Caring for Pregnant Women

Why is Mentors-Offering-Maternal-Support (M-O-M-S) important?

Close-up of a baby's face wearing a knit beanieObtaining a New Identity

  • Pregnancy is a period of preparation and profound change
  • Pregnancy includes a progressive – systematic process involving cognitive/behavioral and physical changes
  • Combination of nature and nurture
  • Maternal individual influences are incorporated by the fetus

Fetal “Staging Period” for Later Life

Historical views of pregnancy and fetus

  • Passive incubator
  • Fetus impervious to external influence (safely sealed away)
  • Fetus perfect parasite (skimming nutrients)

More recent views/understanding of pregnancy and fetus

  • Fetus affected by:
    • Maternal health (includes emotional)
    • Maternal diet
    • Maternal weight
    • Maternal exercise

Over the shoulder of a woman on a video call with several mentor womenPhysiologic Effects of Prenatal Anxiety/Stress

  • Systems responsible for reproduction, growth, and immunity ALL linked to stress system
  • Sustained stress activates maternal neuroendocrine stress axis – see higher fetal plasma CRH levels
  • Maternal-origin CRH reaches fetal brain affects fetal learning and memory functions
  • Fetal exposure to increased glucocorticoids can retard growth (maternal anxiety/stress and undernutrition)
  • Increased cortisol inhibits fetal development (maternal anxiety/stress and depression)

Long-term Physiologic Effects of Prenatal Anxiety/Stress

  • Altered neurodevelopment – cognitive and intellectual capabilities
    • Decreased “working memory” (at 8 yrs)
  • Inattention and hyperactivity
  • Increased mental disorders

How Much and What Kind of Prenatal Anxiety/Stress

  • Major life events (death of a family member)
    • 1.4 – 1.8 times greater risk of preterm birth
  • Catastrophic community-wide disasters (earthquakes, terrorist attacks)
    • 6 of 9 studies showed significant effects on gestational age or preterm birth
  • Chronic stress (general strain, homelessness, household strain, neighborhood stress)
    • Predicted preterm birth
  • Pregnancy-specific anxiety/fears (most significant)
    • Significant effect on both timing of birth and birthweight
  • Depressive symptoms/mood
    • Decreased fetal growth and birthweight and increased preterm birth

Pregnancy Fears

  • Is it the right time to have a baby?
  • Will I be a good mother?
  • Do I have time to be a mother?
  • Do I/we have the financial resources to support a child?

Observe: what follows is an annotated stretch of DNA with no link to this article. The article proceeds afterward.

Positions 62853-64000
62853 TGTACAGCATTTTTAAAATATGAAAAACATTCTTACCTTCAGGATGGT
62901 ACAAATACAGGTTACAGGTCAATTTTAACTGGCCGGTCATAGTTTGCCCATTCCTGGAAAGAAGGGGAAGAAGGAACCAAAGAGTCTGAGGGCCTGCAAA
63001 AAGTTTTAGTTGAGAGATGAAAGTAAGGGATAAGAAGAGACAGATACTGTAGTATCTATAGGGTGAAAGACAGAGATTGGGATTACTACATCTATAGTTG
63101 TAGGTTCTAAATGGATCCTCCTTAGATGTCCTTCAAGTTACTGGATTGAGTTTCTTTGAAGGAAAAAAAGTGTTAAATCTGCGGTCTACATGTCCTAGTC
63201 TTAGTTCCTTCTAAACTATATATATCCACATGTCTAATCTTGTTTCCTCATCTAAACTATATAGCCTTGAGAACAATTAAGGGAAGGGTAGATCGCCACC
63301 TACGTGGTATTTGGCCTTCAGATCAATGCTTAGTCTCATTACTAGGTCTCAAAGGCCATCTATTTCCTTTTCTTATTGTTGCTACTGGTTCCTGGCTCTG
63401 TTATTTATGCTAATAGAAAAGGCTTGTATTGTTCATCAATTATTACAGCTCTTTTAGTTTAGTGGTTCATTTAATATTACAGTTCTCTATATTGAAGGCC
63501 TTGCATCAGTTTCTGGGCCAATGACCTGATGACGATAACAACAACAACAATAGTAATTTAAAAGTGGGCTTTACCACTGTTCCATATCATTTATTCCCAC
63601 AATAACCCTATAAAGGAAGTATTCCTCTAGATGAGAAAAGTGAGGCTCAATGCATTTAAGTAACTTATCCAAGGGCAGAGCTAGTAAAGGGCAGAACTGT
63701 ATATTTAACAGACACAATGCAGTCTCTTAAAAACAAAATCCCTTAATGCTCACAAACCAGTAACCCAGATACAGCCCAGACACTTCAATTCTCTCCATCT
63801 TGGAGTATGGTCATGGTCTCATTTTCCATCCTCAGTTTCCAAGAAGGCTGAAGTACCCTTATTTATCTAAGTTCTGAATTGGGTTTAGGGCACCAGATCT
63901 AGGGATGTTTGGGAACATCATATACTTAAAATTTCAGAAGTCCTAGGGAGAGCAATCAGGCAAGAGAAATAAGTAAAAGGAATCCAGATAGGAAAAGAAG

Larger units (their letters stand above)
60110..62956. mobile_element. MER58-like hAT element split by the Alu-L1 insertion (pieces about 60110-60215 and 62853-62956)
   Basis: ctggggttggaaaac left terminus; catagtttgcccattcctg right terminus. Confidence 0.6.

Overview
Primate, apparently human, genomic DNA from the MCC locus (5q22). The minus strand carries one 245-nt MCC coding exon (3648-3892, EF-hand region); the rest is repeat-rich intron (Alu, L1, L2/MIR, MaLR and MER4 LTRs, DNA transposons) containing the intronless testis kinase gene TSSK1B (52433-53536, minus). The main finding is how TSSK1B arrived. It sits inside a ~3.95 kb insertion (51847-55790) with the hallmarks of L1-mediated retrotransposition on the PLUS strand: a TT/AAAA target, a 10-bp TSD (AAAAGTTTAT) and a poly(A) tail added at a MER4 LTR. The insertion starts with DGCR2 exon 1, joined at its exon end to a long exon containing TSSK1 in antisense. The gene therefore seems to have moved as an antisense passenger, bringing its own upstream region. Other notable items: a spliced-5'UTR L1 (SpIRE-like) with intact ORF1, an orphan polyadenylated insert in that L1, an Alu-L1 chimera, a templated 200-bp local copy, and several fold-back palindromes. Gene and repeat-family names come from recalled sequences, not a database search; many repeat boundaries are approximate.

• Will I be able to carry and have my baby?
  • Will I or the baby be harmed in childbirth?
  • Will I be able to lose the pregnancy weight?
  • Will I be able to maintain control of my body and emotions in labor?

Pregnancy-Specific Anxiety (Maternal Adaptation Theory)

  • Acceptance of pregnancy
  • Identification with a motherhood role
  • Relationship with spouse/partner
  • Relationship with mother
  • Preparation for labor
  • Fear of pain, helplessness or loss of control in labor
  • Well-being of self and unborn baby in labor

Dimensions of Prenatal Anxiety

  • Acceptance of Pregnancy
    • Planned and wanting the pregnancy vs. ambivalence, body changes, timing
  • Identification with a Motherhood Role
    • Motivation for motherhood, envisioning oneself as a mother, anticipating future as mother
  • Relationship with Mother
    • Availability of the grandmother, reactions to the pregnancy, respect for daughter’s autonomy
  • Relationship with spouse/partner
    • Availability, empathy, cooperativeness, trustworthiness, adjustment to new role
  • Preparation for Labor
    • Thinking vs. avoidance, congruence between fantasy vs. reality, doubts/fears, level of confidence
  • Fear for Pain and Loss of Control in Labor
    • Loss of control of body and/or emotions, ability to trust nursing and medical staff, attitudes towards use of medication
  • Well-being of Self and Baby
    • 1st trimester – focus on herself
    • 2nd trimester – focus increasingly on unborn child
    • 3rd trimester – concern for self and baby; well-being tied to body-image and completeness of baby
  • Image of a soldier greeting his child in a groupFemale military beneficiaries make up 58% of those receiving military medical care (includes Active duty, retirees, eligible family members)
  • Maternal conditions (pregnancy and pregnancy complications) account for 25% of all direct care bed days within the military healthcare system
  • 50% of the pregnancies are unplanned – prenatal anxiety and depression are increased with unplanned (particularly unwanted) pregnancies
  • Military readiness and morale are intricately linked.
  • Well-being of the military family tied to military readiness and morale